U.S. Pat. No. 5,228,149 to Alex J. Phinn, Jr. provides for mating pairs of hook-and-loop pads backed with waterproof pressure sensitive adhesive. The pads are positioned both on a vertical edge of the shower curtain and on the wall adjacent the shower curtain edge.

U.S. Pat. No. 5,606,752 to John M. Shenton, Jr. and John M. Shenton, III discloses a splash guard apparatus for a shower curtain includes a base member, a clamping wall member connected to the base member, a movable connection assembly connected to the base member, and a clamp assembly connected to the movable connection assembly.

In spite of these known systems, there remains a need for an unobtrusive and economical solution that (1) closes the above mentioned opening all the way from the rod down to the rim of the bathtub and (2) prevents water from flowing along the rim of the bathtub towards the floor.

Permanently affixing the curtain edge to the wall defeats the purpose of having a curtain which can be opened on both sides. Solutions which require parts to be pre-attached to the edge of the curtain or which require modifications to the curtain itself are problematic because shower curtain rods can be hung at varying heights and it is therefore impossible to predict before their installation where the edge of the shower curtain will be in relation to the bathtub rim. And large splash guards can be obtrusive and may even cause injury.


The invention consists of a simple, one-piece device which is mounted on top of the rim of the bathtub by a self-adhesive strip or other means and which, when properly used, forces the edge of the shower curtain into the area where rim and wall meet, thereby closing the triangular shaped opening between shower curtain, shower wall and bathtub rim not only to splashing water but also to water flowing along the bathtub rim (see FIG. 3).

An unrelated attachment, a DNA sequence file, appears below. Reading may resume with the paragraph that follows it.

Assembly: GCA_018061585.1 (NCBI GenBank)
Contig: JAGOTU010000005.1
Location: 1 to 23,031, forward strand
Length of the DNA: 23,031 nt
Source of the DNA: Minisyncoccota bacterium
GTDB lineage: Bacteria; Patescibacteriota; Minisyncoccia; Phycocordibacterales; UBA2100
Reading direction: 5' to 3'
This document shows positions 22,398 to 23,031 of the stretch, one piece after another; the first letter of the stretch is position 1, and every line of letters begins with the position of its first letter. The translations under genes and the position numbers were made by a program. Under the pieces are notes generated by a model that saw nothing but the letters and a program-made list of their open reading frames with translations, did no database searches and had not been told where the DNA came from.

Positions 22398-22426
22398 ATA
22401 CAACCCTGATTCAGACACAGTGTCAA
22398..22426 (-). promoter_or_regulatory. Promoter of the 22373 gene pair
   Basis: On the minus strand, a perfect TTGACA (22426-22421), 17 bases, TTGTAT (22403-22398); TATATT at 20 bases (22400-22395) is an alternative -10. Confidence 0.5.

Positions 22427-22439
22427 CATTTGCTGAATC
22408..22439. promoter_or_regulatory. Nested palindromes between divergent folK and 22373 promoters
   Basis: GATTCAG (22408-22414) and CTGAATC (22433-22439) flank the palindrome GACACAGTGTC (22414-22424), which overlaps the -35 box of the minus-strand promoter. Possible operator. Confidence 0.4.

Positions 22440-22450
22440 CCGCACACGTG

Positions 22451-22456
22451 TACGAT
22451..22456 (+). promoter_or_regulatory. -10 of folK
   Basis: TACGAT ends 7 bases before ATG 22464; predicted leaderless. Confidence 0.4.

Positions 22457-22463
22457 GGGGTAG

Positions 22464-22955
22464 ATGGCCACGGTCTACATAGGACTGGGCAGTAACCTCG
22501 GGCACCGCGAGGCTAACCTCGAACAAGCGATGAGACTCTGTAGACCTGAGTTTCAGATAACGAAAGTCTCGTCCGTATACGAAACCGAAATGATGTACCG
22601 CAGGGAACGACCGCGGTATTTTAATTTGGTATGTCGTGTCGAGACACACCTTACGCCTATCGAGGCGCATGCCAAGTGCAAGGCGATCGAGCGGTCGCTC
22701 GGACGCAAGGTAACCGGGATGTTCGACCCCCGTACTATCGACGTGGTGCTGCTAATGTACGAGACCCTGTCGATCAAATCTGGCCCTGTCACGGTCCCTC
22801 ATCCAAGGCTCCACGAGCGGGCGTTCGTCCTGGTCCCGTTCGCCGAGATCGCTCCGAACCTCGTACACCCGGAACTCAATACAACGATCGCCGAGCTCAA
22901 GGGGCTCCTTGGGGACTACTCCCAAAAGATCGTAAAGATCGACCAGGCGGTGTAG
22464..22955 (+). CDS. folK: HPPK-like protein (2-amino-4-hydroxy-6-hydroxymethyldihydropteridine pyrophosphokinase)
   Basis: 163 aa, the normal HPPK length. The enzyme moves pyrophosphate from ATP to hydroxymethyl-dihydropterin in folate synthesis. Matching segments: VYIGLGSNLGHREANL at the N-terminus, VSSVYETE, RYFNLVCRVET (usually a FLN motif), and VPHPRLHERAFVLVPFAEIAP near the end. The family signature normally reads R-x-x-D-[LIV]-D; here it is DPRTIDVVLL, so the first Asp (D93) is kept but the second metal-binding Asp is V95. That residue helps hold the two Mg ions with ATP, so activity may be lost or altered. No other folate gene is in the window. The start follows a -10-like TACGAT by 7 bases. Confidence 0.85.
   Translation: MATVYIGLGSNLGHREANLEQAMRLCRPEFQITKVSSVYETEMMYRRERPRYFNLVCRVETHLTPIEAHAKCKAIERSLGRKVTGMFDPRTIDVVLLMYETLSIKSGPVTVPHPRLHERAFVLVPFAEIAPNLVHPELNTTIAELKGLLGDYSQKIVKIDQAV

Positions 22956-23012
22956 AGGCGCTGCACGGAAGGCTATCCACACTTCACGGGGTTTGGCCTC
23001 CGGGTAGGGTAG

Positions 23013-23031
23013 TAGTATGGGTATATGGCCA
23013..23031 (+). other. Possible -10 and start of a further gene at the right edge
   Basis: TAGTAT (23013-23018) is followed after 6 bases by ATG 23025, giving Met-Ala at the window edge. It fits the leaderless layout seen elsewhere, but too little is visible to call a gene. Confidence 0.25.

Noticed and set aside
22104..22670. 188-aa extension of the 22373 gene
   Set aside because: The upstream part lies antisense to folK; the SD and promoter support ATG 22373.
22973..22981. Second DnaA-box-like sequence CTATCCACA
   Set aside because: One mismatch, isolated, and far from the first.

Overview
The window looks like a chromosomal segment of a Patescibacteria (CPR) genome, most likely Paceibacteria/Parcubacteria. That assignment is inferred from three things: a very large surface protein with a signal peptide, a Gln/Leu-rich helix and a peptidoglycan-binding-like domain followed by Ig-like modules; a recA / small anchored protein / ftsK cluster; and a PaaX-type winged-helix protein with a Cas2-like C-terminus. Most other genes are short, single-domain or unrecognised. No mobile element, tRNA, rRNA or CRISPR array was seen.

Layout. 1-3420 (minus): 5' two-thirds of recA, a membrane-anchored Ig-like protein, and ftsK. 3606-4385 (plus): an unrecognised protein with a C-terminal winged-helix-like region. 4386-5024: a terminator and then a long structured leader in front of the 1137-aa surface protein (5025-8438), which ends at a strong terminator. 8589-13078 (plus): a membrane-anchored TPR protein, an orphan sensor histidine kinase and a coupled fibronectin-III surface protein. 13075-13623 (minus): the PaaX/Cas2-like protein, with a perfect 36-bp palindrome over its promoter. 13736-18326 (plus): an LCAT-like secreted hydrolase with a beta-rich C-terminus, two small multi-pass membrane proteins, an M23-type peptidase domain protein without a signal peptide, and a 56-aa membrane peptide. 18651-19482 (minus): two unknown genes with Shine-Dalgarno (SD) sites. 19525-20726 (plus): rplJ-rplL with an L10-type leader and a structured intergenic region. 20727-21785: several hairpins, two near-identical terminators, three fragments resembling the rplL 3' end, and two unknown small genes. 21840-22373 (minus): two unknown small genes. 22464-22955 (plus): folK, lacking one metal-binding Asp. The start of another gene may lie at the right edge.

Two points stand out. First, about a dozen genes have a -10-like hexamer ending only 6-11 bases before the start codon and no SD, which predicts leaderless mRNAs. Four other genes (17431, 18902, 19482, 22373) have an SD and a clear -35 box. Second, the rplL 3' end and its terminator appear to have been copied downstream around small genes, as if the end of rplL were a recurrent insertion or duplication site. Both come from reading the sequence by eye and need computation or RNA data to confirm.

a) FIG. 1 shows the triangular opening between shower curtain, shower wall and bathtub rim as it exists without the use of the Invention.

b) FIG. 2 shows three perpendicular views of the preferred embodiment with measurements in milimeters.

c) FIG. 3 shows the intended use of the device.


The “Device to prevent Shower Curtain Leaks” consists of a single piece of molded plastic approximately 70 mm long, 20 mm wide and 6 mm high, with slightly more than half of its bottom being equipped with a self-adhesive strip and the remainder being a) thinned out on its bottom side except for a rounded “lip” on its end and b) narrower in width by approximately 1 mm on each side. The proper use of the device requires that it be mounted on the rim of the bathtub by using its self-adhesive strip or other measure in such a way that the end with the “lip” points toward the front of the bathtub and its side is touching the shower head wall. The edge of the shower curtain is then slid between the device on one side and the bathtub rim and the shower head wall on the other. This forces the shower curtain to maintain a position in which it touches the shower head wall as well as the bathtub rim, thereby effectively closing the opening that exists when the curtain simply hangs into the bathtub.